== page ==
On social media, videos show residents of student encampments verbally abusing Jewish students and referring to Israel supporters as ‘Zio’s- a derogatory shorthand for ‘Zionists.’

Additionally, flyers on campuses have demanded that ‘Zionists’ be expelled.

Reports of blatant anti-Semitic gestures have also surfaced.

This type of anti-Zionism, which essentialises Zionism and Zionists as inherently evil, and uses terms like ‘Zionists’ and ‘Zios’ pejoratively, has long been recognised as a clear form of anti-Semitism.

It denies the right of the Jewish people to a national home in any part of their ancestral homeland.

At the same time, it should be crystal clear that aggravating, attacking or provoking the pro-Palestinian university demonstrations is wrong, unhelpful and plays into the hands of extremists.

The current state of affairs in our universities is both disheartening and cause for concern and the Israeli-Palestinian conflict, spanning over a century, remains a complex issue.

Unfortunately, extremists are exploit the anguish, pain, and grief felt by ordinary people witnessing the events unfolding in Gaza.

Rather than fostering an environment of learning and understanding, they resort to finger-pointing.

Hate permeates the discourse, leading to dead ends and hollow slogans fuelled by ignorance, intolerance, and superficiality.

But there is hope for a brighter future – one grounded in dialogue based on facts, not myths, lies, or frightening narratives.

To achieve this, we must strive to comprehend the perspectives and traumas of both sides, acknowledging that each sees themselves as victims.

Maintaining an open heart and an open mind is crucial, focusing on solutions rather than accusations.

Notably, the last significant attempt at resolving the Israeli-Palestinian feud emerged in the early 1990s.

It began as an academic discussion between two Israeli historians, Ron Pundak and Yair Hirschfeld, and several Palestine Liberation Organisation officials in an isolated hotel in Oslo, Norway.

This endeavour, known as the Oslo Process, held promise for reconciliation until it was derailed by failed politicians, extremists, and terrorists during the bloody Second Intifada which began in 2000.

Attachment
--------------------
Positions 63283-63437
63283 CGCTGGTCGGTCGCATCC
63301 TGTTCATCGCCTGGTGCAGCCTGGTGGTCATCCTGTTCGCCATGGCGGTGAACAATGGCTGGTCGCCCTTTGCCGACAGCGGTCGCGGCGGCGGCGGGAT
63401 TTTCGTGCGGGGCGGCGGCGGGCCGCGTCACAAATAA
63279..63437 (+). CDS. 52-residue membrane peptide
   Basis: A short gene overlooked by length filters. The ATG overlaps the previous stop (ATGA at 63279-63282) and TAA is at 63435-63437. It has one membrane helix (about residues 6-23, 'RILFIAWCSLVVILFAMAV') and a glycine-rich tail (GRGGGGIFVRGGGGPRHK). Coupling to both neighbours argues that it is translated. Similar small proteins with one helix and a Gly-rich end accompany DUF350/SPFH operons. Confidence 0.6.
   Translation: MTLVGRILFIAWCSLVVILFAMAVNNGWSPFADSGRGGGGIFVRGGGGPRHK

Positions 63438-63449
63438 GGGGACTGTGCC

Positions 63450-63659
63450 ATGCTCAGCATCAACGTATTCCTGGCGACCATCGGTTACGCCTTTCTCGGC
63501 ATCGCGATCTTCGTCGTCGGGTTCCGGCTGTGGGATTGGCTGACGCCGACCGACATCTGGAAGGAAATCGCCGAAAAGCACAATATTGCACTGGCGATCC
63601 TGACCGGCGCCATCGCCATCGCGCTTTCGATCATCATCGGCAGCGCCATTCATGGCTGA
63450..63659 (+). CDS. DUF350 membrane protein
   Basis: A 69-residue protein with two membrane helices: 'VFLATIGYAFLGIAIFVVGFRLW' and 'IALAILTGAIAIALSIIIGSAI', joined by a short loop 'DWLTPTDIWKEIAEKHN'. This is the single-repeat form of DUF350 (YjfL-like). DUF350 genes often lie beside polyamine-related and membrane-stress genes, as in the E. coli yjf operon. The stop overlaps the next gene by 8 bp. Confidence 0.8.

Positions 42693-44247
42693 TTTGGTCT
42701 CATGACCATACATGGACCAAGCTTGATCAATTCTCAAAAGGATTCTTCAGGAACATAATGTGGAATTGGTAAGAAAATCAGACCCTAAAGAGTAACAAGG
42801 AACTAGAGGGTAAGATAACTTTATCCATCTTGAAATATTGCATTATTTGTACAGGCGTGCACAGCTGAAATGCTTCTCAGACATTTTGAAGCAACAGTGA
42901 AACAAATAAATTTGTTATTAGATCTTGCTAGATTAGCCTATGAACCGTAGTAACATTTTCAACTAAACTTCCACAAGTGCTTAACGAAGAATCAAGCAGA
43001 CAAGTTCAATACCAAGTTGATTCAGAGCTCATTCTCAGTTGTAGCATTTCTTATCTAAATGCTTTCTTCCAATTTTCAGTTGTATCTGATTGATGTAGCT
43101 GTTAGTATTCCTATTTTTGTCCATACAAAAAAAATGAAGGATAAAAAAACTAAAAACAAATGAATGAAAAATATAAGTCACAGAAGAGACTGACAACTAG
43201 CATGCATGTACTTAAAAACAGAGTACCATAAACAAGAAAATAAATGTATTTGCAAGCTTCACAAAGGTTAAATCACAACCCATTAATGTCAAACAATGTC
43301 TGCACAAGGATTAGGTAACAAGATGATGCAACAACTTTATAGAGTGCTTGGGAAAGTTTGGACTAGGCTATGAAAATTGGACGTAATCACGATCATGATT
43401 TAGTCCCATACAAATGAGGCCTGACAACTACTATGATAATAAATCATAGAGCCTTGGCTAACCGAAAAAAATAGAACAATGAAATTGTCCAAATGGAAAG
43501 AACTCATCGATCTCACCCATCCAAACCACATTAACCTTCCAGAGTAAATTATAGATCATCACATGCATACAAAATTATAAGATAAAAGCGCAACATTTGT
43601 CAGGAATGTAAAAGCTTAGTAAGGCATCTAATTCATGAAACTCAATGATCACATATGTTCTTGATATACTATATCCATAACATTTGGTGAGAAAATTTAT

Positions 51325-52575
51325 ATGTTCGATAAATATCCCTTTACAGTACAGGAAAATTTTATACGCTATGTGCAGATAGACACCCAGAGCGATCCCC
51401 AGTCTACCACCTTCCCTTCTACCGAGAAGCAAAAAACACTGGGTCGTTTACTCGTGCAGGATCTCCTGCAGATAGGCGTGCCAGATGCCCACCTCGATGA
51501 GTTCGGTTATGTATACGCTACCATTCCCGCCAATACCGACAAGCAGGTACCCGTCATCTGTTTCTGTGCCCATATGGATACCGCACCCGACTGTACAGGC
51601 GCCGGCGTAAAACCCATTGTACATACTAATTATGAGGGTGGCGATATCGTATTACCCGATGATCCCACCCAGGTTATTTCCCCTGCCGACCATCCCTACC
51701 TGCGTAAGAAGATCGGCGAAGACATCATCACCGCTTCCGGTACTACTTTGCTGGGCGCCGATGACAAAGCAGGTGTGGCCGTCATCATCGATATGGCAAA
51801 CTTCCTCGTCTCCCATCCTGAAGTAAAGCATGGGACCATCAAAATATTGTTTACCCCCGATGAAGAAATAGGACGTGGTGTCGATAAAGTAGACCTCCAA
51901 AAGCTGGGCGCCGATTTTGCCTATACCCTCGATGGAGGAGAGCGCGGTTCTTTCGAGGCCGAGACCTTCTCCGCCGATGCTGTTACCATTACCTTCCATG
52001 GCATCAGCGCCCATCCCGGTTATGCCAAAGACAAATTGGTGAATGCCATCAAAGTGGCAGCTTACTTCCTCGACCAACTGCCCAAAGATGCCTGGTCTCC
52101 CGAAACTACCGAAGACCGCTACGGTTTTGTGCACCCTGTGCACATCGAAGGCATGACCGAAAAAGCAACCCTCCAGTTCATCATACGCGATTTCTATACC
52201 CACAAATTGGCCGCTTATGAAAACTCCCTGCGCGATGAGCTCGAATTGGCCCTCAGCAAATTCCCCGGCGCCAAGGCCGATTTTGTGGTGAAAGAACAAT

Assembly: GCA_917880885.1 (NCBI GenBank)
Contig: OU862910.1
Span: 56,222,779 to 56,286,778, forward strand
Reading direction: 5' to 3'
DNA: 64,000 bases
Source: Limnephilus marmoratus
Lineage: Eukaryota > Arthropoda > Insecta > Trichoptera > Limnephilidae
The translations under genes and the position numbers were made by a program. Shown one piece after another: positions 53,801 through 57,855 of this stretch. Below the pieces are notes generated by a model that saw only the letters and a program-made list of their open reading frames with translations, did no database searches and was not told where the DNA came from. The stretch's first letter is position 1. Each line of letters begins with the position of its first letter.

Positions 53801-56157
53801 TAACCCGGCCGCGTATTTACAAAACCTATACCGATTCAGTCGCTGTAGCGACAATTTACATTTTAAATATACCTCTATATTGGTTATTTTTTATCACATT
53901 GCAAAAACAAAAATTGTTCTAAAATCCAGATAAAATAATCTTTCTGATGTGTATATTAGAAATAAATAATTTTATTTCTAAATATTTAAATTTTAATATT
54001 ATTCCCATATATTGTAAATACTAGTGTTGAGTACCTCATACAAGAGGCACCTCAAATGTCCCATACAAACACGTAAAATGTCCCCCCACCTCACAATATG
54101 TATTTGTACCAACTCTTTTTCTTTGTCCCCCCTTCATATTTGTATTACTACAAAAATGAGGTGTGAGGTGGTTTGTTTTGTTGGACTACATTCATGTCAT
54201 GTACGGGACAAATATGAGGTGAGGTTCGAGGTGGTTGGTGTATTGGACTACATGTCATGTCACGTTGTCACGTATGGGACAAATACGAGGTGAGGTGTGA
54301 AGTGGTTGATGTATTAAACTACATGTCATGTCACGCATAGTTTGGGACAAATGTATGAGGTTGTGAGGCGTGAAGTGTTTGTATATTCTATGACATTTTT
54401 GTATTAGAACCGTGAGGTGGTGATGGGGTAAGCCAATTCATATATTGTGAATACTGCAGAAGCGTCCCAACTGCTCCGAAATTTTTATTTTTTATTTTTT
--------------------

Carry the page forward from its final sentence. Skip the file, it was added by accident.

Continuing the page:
Israel-born Deakin University teacher Yotam Barazani was attempting to promote such a discussion with supporters of the Palestinian cause.

Last week he wore a sign at the university encampment inviting protesters to talk, with the message: “Let’s talk.”

In response, Mr Barazani was shoved during a scuffle and sustained injuries.

As a teacher of the conflict, my responsibility is not to take sides, but rather to present the complex picture and encourage students to develop their own point of view and to explore possible resolutions.

While researching the past is important, this task should be left to historians.

My hope is that young people will search for solutions to this complicated reality and think outside the box.

One of my favourite activities in class is the “making peace” simulation, where students receive an information package containing background details, maps, and graphs, as well as the respective positions of Israel and the Palestinians.

I challenge the students to devise solutions for the disagreements or to find a compromise that both sides might accept.

The goal is to expose students to the complexity of the conflict and to convey a hopeful message – that compromise may indeed be possible.

It is unclear if university students and academics can find a solution to the seemingly never-ending conflict.

Yet stifling a mature debate about it with violence on campus grounds is a certain recipe to kill the possibility that the development we all hope for would ever come from people who are the experts in their fields and their students.

Ran Porat is a lecturer on Israel and Middle Eastern Affairs at Monash University and a research associate at the Australia/Israel & Jewish Affairs Council (AIJAC).